Wednesday, January 13, 2016

10 Vital Financial Tips for New Faculty

This is a guest post by Inga Chira. Dr. Chira joined the faculty at California State University, Northridge in 2015 as an Assistant Professor of Finance and Financial Planning. She has a Ph.D. in Finance from Florida Atlantic University and is a Certified Financial Planner (CFP®). Inga's research is mostly concentrated around two fields: corporate finance and financial planning. Her current projects explore the use and perceptions individuals have about the financial planning profession and the drivers that motivate people to save.

As an assistant professor who likes to talk about financial happiness and as a financial planner who has a practice focused on academics, I am often surprised by how little effort goes into planning our financial lives. We are all smart people, we know a lot about everything from 18th-century opera to asset pricing, and somehow, we don’t prioritize the conscious financial aspect of our lives. So here is some money-related advice for the recent-ish graduates who have left their impoverished Ph.D. lives and moved on to the relatively free-flowing cash world of the professorship.


1.Think about what is important to you before money starts pouring in. The transition from Ph.D. student to assistant professor/instructor comes with a nice monetary benefit. What I have observed so far in many academics is that lifestyle, needs, and desires will adjust really fast to the new paychecks. While before we were making ends meet on the $18k stipend, now $75k does not seem enough. My advice is: take a deep breath, write down your life goals, figure out how much money you really need to be happy, and decide what you would like to spend your money on. The more intentional you are about your paycheck allocation, the less stressed you will be in the future. Repeat this exercise when you get promoted to associate and full professor. It’s actually something we should be doing before any increase in pay.

2. Take that 403(b), 457, or 401(k) seriously. This is an amazing benefit and many colleges are very generous when it comes to funding your retirement. Forget about the pension for a moment and focus on this portion of your retirement because this is the portion you can actually control. Even if you have a pension and your college does not match any 403(b) contributions, take some time and look into it. In an ideal world, every professor I know would max it out. I understand, however, that finding $18k in your budget is not the easiest thing, so just do your best. Put as much as you can aside into a non-pension retirement account. [Note: If you are not sold on why you should be putting this money away, please go to my website and sign up for the 5 emails that deal with the 403(b) allocation. It is such a big decision, it deserves your time].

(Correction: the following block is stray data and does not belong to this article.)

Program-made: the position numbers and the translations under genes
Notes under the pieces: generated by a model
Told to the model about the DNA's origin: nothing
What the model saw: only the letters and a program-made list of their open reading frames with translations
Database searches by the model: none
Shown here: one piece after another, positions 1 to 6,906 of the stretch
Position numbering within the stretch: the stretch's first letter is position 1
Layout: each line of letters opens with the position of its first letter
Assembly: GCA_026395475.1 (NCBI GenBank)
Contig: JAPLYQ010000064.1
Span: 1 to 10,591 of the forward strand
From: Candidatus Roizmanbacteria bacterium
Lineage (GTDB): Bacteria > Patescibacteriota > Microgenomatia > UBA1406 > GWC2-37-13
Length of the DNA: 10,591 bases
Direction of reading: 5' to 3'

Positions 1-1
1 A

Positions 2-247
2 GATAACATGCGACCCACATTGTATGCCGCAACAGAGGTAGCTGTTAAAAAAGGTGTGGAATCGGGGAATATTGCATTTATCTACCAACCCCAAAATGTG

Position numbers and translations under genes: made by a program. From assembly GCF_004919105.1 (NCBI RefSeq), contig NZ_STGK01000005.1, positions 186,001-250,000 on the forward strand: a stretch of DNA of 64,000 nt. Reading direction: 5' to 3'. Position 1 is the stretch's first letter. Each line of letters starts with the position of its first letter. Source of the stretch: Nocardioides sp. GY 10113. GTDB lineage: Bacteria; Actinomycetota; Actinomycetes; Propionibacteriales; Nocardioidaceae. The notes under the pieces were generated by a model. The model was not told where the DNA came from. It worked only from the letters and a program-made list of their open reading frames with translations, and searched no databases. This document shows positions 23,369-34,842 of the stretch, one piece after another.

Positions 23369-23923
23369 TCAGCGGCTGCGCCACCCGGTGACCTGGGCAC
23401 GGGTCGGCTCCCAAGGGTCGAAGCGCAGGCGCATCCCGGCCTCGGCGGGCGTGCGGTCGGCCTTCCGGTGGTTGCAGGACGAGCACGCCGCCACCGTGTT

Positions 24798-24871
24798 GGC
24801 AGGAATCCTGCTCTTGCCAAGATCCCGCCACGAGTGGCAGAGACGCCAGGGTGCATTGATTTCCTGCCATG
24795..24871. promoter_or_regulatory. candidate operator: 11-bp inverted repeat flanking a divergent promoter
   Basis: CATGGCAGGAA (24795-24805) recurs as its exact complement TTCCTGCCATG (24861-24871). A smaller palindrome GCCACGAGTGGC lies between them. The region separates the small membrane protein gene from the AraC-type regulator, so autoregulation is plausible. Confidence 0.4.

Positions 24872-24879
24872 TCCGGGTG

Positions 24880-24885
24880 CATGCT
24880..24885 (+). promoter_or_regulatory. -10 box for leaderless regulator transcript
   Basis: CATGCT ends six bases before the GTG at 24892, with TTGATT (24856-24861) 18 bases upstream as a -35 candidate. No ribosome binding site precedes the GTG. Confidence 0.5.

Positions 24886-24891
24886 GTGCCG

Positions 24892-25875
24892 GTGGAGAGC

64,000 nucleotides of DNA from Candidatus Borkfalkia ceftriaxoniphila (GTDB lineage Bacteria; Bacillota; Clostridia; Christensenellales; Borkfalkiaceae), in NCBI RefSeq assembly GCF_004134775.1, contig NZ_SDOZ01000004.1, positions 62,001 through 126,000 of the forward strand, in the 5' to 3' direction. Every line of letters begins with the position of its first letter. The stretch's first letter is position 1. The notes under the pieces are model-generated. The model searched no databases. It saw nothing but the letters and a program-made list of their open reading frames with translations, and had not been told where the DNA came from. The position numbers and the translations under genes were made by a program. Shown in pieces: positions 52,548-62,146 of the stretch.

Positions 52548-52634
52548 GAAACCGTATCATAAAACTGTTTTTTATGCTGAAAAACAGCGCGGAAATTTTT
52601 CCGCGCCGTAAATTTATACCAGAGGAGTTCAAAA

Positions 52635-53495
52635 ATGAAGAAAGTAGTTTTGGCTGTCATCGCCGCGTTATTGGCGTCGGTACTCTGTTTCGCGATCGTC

3. Ask questions about your pension. In case your college still has a traditional pension plan (and many colleges do), put some effort into understanding it. Many of us take the pension either as a great benefit or something that is no longer going to be there when we retire (just like social security). The reality is somewhere in the between but unless you know the details of your pension, how it is calculated, and how well it is funded, it is really hard to understand what it means to you (and if you are in IL you probably already realized that it means a lot). There are so many resources out there; a little bit of time may mean the difference between deciding whether you will to stay at your current job or look for a new one. I just worked with someone who decided to quit her tenure track job and take an instructor position in a different state because of the much better pension.

4. Get to know the difference between the defined benefit type pension and the defined contribution type retirement. As far as academic benefits go- this is a really big one. Some schools do not give you a choice. For example, in the Cal State system, CALPERS is the only option available. However, many states and schools make you responsible for that choice and it is a one shot deal. If you feel like you can’t make this choice because you don’t know enough, get some help. This decision might potentially mean more to you than your actual salary. You do not want to leave this choice in the hands of the retirement gods.

5. Assess whether your current job is really the best for your living standard. This is a tough one. We are conditioned to fight for tenure and keep it once we get it. Leaving a job to move to a lower cost area is pretty radical. But money-wise, it can be such a big difference where you earn your paycheck. I live in Los Angeles; I just moved here because sometimes you need to follow your husband rather than your own financial advice and this one hurts me a lot. For every dollar I used to make in Florida, I need to make $1.9 in LA. That is $2 to $1, people. My salary certainly did not double when I moved to California. If you have a choice or if you got to a point in life where you can afford to be picky, thinking about how far your money goes in different states and cities is important. Here is a good comparison tool to play with: